TWO North American Farmers are touring Australia to warn about their experiences with genetically modified (GM) food crops.The farmers, Moe Parr and Ross Murray. say more than a decade of growing GM crops in North America has resulted in increased corporate control of farming and reduced profits for farmers.
As Australian farmers prepare to plant this year’s canola crop, the North Americans will speak at forums across key canola growing regions in Victoria, South Australia, Western Australia and New South Wales.
The farmers are speaking to parliamentarians at the Victoria Parliament today, and will be speaking to farmers in Horsham on Saturday at 2pm at the Wellesley Performing Arts Centre.
In 2008, small quantities of GM canola were grown commercially in New South Wales and Victoria after these two states lifted moratoria.
Western Australia has also announced that it will allow large-scale field trials of GM canola for the first time this year.
Mr Parr, a seed cleaner from Indiana, in the United States, was sued by Monsanto in 2007 for allegedly “aiding”, “abetting” and “encouraging” GM soy farmers to break the patent law by saving seed.
Mr Parr said he was unable to afford the legal fees to defend himself and was forced to settle out of court.
As part of the settlement, Mr Parr says he now has to have each lot of seed he cleans tested for GM contamination and send the results to Monsanto.
“In effect I have become an unpaid enforcement officer for Monsanto.” Mr Parr said.
“Because of GM contamination and the monopoly control of seeds by bio tech companies, in the United States it is nearly impossible to go back. Farmers in Australia still have a choice about whether they want to go down the GM path or not.”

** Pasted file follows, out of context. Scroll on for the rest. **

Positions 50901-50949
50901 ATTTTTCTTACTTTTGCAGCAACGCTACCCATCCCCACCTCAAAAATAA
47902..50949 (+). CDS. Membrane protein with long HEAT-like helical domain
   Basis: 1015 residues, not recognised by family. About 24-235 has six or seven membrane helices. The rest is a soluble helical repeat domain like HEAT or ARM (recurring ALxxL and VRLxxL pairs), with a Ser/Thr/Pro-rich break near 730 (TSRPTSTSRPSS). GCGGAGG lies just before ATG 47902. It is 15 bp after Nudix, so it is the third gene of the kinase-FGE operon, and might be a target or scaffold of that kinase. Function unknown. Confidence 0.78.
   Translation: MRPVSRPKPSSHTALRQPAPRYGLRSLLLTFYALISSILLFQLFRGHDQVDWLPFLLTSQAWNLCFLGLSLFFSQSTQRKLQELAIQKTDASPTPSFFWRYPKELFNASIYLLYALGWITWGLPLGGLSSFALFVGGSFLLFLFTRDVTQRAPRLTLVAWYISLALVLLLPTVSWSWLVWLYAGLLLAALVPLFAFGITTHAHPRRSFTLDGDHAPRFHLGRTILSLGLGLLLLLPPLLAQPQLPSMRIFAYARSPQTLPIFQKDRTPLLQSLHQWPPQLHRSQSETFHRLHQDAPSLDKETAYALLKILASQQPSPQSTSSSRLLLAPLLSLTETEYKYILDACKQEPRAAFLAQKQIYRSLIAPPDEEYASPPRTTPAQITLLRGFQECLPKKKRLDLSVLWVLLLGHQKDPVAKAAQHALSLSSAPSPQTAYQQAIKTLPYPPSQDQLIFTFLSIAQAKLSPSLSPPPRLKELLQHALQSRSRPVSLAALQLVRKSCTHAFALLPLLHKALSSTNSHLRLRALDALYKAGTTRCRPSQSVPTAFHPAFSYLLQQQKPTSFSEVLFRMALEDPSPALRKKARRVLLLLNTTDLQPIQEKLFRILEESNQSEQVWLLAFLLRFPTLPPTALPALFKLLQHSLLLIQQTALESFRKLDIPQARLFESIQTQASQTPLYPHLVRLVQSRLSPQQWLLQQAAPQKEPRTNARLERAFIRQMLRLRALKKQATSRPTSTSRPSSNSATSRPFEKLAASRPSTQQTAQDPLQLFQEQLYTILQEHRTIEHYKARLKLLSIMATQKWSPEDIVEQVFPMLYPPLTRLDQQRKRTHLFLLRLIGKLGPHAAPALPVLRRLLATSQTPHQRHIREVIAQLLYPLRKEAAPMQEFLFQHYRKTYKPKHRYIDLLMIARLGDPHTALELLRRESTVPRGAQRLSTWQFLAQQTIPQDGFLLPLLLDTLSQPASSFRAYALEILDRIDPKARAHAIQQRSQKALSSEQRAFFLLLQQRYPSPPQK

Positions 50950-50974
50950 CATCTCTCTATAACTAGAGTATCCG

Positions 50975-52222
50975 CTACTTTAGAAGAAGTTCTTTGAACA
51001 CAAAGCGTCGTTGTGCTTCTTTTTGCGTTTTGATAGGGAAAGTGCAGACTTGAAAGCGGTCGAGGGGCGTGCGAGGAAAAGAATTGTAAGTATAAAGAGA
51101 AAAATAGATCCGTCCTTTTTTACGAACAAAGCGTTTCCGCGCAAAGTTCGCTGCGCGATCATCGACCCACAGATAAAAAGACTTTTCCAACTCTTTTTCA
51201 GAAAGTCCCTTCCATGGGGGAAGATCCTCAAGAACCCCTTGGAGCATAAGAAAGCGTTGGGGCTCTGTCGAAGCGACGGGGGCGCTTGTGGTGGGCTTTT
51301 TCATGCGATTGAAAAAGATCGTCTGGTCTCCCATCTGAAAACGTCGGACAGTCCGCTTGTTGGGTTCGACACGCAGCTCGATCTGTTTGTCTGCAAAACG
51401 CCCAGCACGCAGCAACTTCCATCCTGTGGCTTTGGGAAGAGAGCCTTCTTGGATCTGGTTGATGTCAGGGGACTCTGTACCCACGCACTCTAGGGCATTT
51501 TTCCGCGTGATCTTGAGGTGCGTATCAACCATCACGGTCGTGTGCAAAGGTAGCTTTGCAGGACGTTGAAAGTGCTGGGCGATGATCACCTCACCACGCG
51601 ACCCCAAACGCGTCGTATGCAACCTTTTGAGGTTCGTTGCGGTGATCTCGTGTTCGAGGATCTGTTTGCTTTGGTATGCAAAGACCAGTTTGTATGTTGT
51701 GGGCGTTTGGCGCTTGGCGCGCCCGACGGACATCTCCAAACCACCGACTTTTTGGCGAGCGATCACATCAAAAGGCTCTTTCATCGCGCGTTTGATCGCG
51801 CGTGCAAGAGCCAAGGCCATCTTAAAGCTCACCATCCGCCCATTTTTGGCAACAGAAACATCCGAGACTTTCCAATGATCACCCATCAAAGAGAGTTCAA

Mr Murray, a farmer from Saskatchewan, Canada, grew GM Roundup Ready canola for some years.
He said he found that it failed to deliver industry promises.
“GM canola doesn’t stack up; it doesn’t yield more than conventional canola, whereas it costs more to grow," he said. "But now farmers don’t have a choice; non-GM canola has been eliminated by genetic contamination."
Julie Newman, a Western Australian canola farmer and member of the Network of Concerned Farmers, says: “GM canola will risk the livelihoods of non-GM canola farmers. The end point royalty system, under which Monsanto can deduct fees from non-GM canola farmers even for accidental contamination, leaves them completely without choice.“
She said concerned Australian farmers were calling on the federal and state governments to protect their choice and livelihood by introducing liability legislation to protect non-GM farmers from any economic losses caused by GM contamination.
“Our governments must put the interest of farmers before those of multinational agribusiness companies. All we are asking for is fair risk management”, Ms Newman said.